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8 Comments on "In-Store Clinics Lay Claim to Convenience Niche"


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Carlos Arámbula
Guest
14 years 5 months ago

It’s a great concept. And it has to be approached as category development.

I believe it might be early to say the concept won’t work in lower income areas. Lost time is money for most middle income households so it makes the segment a natural early adopter for the concept. It will take time and money to educate potential consumers, but if it’s done right the concept will revolutionize basic health care and pharmaceutical retail in this country.

The reality is that lower income patients are not fluent in navigating the healthcare maze. RediClinic can be an option for basic health needs that often go unattended in lower income communities.

Bill Robinson
Guest
Bill Robinson
14 years 5 months ago

RediClinic’s experience doesn’t have much to do with its location. It’s unique because it has taken a marketing perspective where the customer is king.

Most medical clinics and doctors in private practice have no idea that they are retailers. RediClinic is breath of fresh air.

David Biernbaum
Guest
14 years 5 months ago

RediClinic will thrive or dive depending on what politicians decide to do, if anything, about health care in the U.S. Without any type of true medication to our current health care “system” the RediClinic in stores will be widely used by lower-income consumers and middle-income consumers that do not have adequate health insurance to make visits to more traditional health care facilities. There are millions of people that are not covered adequately because either they cannot afford the outrageously expensive health care plans on their own and do not work for employers that give them coverage.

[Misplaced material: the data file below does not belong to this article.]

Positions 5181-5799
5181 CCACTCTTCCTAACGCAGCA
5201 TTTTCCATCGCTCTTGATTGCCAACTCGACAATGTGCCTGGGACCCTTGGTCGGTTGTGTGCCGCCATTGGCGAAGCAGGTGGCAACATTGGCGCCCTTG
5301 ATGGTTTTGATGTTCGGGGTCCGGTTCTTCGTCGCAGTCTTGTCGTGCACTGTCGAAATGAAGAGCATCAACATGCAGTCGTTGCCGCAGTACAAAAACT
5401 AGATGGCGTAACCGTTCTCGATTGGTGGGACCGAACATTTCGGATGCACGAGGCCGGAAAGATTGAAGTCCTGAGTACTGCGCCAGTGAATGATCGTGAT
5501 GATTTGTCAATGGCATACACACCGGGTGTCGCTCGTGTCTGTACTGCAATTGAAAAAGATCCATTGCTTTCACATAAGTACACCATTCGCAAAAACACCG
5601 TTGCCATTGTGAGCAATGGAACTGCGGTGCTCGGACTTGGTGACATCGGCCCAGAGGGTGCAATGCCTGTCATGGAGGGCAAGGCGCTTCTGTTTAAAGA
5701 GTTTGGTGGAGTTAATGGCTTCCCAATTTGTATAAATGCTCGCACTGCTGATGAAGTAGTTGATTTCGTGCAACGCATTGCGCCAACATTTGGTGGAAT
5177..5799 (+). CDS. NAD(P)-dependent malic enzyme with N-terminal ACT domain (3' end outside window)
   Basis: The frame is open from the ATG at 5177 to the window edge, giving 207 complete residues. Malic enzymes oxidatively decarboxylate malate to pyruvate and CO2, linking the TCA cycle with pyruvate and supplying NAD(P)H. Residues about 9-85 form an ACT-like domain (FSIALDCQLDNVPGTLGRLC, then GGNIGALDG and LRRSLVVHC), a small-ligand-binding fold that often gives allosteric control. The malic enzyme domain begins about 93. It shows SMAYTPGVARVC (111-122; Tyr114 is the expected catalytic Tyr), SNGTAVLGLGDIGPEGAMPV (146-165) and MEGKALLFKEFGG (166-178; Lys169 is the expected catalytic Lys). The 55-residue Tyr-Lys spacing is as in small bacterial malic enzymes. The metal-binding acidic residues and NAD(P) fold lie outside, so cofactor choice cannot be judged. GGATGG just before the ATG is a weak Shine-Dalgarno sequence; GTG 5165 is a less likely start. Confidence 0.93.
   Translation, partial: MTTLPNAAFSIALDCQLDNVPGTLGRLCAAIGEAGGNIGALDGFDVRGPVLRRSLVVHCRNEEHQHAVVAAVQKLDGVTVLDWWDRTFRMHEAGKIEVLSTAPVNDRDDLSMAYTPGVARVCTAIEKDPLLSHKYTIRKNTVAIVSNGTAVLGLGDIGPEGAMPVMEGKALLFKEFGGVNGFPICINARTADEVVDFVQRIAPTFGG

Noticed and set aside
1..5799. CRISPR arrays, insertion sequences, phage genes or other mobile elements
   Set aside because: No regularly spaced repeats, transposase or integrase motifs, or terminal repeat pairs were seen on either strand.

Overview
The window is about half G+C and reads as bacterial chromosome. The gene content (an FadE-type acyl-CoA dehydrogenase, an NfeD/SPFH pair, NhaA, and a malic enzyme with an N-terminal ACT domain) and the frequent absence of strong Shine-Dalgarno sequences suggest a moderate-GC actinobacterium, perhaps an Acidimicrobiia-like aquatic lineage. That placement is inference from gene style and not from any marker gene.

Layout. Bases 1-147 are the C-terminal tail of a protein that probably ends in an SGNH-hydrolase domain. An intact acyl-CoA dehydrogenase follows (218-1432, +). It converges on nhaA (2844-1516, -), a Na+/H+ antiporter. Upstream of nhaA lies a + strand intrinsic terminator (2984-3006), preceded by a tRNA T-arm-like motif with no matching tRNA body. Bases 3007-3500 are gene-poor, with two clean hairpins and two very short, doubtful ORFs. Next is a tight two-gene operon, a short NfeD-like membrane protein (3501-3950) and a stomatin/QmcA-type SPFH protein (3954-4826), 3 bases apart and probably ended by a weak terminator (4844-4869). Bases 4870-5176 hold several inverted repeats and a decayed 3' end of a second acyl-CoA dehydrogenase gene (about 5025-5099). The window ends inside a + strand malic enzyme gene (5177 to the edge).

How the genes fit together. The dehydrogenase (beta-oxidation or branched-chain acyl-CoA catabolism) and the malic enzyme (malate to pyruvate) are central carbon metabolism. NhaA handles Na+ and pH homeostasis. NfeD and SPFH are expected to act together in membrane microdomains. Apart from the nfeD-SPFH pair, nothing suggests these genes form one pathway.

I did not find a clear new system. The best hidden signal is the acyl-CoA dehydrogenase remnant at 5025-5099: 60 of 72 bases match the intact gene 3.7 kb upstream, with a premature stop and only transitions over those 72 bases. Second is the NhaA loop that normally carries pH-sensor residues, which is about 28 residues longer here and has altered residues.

David Livingston
Guest
14 years 5 months ago

I find that the in-store clinics are priced too high for low income areas. Free clinics and emergency rooms are staffed with doctors and don’t cost poor people anything. In-store clinics want cash. I used an in-store clinic two months ago at Wal-Mart. It only cost me $9 after the insurance discount. But I had to have health insurance to get the discount. I found out that the insurance company is now encouraging the use of these clinics. Since health insurance is a luxury for the middle and upper class, I would think these clinics would want to be in higher income areas.